I stopped just below the summit at a plaque honoring Stan Murray on the scenic Houston Ridge. Murray was the founder of the Southern Appalachian Highlands Conservancy and was instrumental in both protecting the highlands of Roan for future generations and bringing the AT over its scenic ridgeline. We are all indebted for the preservation of this southern Appalachian treasure and for its incorporation to the trail. Stan Murray, whom also chaired the ATC, is a personal inspiration to me – a man who devoted his life to protecting this beautiful land for the enjoyment of everyone. I gazed across the mountains and thought how rewarding it must be for an unspoiled view such as this and its indefinite preservation to be the result of your career and lifetime of work. This vista and its magnificence as a monument to your dedication is such a fantastic prospect. How amazing would it be for my children or grandchildren, or even those who didn’t know me to be able to enjoy and marvel in a place that I contributed to preserving. I could easily devote my life to protecting places like this, and I’m thankful Stan Murray gave his to save a place like the Highlands of Roan.


I took several photographs at the plaque and looked at in astonishment at the trail traversing the bald Houston Ridge. I descended the ridge slowly as to take in all of the scenery, though this was the equivalent of trying to drink water from a fire hose. The experience was visually overwhelming. Grandfather Mountain’s Craggy ridge line seemed surprisingly close. I could also see some of northwestern North Carolina’s most impressive peaks – Hawks Bill and Table Rock, Beech Mountain, Sugar Mountain, and Hanging Rock. Behind me, Grassy Ridge Bald was entirely enveloped in clouds.

It began raining, of which its intensity would increase gradually throughout the rest of the day, just as I exited the bald and reentered the forest and left the ridge. Yesterday I debated staying on Roan High Knob and rolling the dice that the weather would perhaps be better to traverse the balds today. I pressed on, and as it turns out I was lucky once again. I managed to traverse The Humps in the single weather window of the two days. Hikers are arriving this afternoon at the hostel with horror stories and photos of snow and blizzard-like whiteout conditions on the balds just hours after I passed through. At the moment, it is hailing outside and the hostel porch is completely covered in white ice pellets. Had I laid up at Roan, my theory that “the weather couldn’t be any worse” than the day prior would have been completely shot to hell, and I wouldn’t have gotten my cherished views from The Humps. Well played, I guess.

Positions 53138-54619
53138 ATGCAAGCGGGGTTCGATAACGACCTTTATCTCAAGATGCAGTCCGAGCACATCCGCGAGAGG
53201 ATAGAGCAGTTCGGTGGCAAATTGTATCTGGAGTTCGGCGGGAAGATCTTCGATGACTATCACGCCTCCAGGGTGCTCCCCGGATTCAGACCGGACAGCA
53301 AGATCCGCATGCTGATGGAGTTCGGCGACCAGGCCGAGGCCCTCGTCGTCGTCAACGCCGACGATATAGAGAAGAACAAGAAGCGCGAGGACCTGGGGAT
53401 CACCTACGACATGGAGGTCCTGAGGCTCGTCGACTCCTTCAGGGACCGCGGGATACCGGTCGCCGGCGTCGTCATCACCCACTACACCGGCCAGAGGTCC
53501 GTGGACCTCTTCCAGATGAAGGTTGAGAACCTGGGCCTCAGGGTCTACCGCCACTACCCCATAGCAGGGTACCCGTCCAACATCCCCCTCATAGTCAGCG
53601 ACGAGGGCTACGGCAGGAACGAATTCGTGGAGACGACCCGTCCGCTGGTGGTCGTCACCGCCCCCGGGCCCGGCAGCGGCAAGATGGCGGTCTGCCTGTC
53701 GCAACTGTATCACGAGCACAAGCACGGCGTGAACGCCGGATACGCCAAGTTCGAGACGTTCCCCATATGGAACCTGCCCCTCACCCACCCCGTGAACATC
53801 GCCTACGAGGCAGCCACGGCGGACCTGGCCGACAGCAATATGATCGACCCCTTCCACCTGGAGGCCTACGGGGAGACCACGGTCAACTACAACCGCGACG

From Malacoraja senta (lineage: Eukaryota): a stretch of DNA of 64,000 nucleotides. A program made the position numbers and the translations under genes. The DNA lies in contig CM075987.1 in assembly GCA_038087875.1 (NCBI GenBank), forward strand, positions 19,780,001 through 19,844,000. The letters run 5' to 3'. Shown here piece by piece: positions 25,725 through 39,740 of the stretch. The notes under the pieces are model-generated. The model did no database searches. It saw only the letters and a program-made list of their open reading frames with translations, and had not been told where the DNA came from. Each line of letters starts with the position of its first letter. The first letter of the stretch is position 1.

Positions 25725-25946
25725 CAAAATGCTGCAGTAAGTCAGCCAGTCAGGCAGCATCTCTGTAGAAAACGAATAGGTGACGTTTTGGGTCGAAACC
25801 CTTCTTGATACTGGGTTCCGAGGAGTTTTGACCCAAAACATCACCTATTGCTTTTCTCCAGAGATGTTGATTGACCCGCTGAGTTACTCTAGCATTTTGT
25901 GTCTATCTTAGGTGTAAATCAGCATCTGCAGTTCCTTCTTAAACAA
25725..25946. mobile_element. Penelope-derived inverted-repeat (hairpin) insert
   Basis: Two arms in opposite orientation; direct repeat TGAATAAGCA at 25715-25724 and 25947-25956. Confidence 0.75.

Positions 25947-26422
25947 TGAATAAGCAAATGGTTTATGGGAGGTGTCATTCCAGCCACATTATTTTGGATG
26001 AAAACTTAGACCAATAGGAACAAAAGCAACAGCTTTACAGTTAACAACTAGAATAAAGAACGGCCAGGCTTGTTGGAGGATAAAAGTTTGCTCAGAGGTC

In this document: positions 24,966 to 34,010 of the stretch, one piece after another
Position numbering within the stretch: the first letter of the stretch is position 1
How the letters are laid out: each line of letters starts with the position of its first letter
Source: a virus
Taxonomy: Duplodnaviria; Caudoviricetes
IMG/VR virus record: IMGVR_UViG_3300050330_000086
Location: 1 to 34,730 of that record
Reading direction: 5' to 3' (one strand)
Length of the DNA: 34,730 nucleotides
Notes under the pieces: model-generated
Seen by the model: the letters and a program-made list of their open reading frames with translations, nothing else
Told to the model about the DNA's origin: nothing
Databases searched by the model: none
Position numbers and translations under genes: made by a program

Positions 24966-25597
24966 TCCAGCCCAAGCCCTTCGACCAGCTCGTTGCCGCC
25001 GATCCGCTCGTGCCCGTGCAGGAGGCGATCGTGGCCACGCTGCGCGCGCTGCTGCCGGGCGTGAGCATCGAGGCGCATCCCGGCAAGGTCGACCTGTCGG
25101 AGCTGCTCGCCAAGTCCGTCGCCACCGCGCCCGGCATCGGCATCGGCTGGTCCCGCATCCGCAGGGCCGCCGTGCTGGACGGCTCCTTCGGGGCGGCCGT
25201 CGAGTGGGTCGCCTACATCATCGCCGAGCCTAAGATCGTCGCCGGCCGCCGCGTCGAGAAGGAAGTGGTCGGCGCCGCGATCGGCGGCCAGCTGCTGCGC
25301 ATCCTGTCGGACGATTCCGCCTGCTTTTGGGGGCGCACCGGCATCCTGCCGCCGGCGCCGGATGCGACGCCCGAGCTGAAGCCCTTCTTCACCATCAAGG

The rain slowed briefly when I approached the meadow at Doll Flats, where the trail says its final farewell to the North Carolina boarder. There, it departs into Tennessee for its remaining course to the Virginia border. Like on The Humps, it was as if the Tar Heel State was giving me a warm, final send off by ceasing its rain and granting me vistas. For this I am grateful. North Carolina will always remain first in my heart on the AT, regardless of the experiences to come. We had quite a thing going for a while. Oh, the Nantahala’s, the Smokie’s, the Bald’s and the Roan’s, how I will miss you so. You all are my best of friends, and I will return to visit you soon. Alas, I still have a long way to go and many more mountains to climb. Goodbye, North Carolina.


The rain resumed its downpour after Doll Flats, and I continued my field testing of my umbrella. Like yesterday, I loved it – even hiking downhill with wet socks and mud with the use of only one trekking pole. All the way down to the hostel, my upper body and most of my lower body remained dry. A lot of people on the trail + on my online journal have criticized or ridiculed the umbrella, but I doubt any of them have hiked with one before. Remember, everyone is an expert….

I detested the descent from Hump Mountain, especially just beneath the bald where the trail goes through a boulder field. It’s slow going, and a total ankle break zone, especially when wet. I remembered it from when Allison and I hiked it in December 2008. I didn’t care for it then, and I didn’t care for it today.

The final part of today’s hike passed through Wilders Mine Hollow. Evidence of pest mining was present from now overgrown pits and rock jumbles. Wilder was the man who owned the majority of the Roan during its days as an early resort destination during the existence of the Cloudland Hotel. He attempted to make profit from the Roans mineral wealth, though I do not believe he was ever gratefully successful at it. His Cloudland Hotel venture on the other hand, was a surprising success and put Roan on the map.

I reached US 19E, long known as one of the redneck capitals of the entire trail. I could see why. The rednecks had out done themselves this time, having made beer can mobiles using string and sticks and hung them from the small bridge just before the road. There are endless stories of red neck mischief here – including burning cars left at the trailhead, painting white blazes black, and hanging fishing hooks with fishing line across the trail at eye level. Hikers and red necks pretty much have entirely different views on just about everything. But we both love the woods. We like to walk it, they love to destroy it.

The Mountain Harbour Hostel is top notch. Many have said it is the nicest so far on the trail. It certainly is the cleanest, and coziest. Its a few more dollars than an average hostel but you get a real bed with sheets. It’s in a loft over a functioning, livestock hosting barn. It has all the amenities you need, and fits several people – not too many. I like the crowd here tonight which includes Day Tripper and Thunder, a guy and a girl that I’ve stayed with 3 nights now and enjoyed their company. I first met them my night at Curley Maple Gap. The Canadian Geese are also here and an older couple from Charlotte, as well as Blue Skies, a friendly lady I first saw in Hot Springs.


Both Day Tripper and Thunder each gave me a piece of pizza they ordered before I got here. It was so good; I’m ordering my own for dinner tonight rather than getting the shuttle to the restaurant. Having a great time here, and I’m excited about what is suppose to be a legendary breakfast tomorrow morning at the B & B house up the hill. This won’t allow me an early start, but should fuel me for a planned 24 mile day to reach Dennis Cove tomorrow – which would be my longest day yet.